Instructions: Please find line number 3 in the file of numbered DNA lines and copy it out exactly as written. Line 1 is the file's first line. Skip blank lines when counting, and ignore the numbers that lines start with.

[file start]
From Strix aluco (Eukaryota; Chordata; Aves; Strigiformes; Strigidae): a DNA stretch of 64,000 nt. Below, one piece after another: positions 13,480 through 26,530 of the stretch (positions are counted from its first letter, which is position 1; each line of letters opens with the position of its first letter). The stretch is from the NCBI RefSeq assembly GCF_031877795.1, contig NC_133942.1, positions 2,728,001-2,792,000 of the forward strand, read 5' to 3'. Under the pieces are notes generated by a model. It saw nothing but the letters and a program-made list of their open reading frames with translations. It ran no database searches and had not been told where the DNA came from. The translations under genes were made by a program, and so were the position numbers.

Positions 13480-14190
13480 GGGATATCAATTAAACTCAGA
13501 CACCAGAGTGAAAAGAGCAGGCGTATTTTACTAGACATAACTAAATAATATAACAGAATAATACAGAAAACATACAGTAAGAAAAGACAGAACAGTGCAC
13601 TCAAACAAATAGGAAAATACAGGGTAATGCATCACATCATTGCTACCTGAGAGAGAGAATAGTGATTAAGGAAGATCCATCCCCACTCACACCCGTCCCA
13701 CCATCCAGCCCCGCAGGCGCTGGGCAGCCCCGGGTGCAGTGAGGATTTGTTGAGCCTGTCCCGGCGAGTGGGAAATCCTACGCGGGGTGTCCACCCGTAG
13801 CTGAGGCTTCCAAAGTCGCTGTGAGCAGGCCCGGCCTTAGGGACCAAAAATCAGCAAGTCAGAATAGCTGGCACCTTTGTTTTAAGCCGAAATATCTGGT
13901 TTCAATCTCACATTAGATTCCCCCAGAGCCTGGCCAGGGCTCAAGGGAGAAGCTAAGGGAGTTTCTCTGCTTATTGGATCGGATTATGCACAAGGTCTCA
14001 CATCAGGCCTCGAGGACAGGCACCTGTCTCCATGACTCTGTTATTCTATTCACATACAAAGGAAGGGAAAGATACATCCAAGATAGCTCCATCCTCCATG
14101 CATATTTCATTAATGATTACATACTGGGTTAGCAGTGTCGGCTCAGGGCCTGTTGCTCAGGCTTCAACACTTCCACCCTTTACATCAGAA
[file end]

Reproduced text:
13480 GGGATATCAATTAAACTCAGA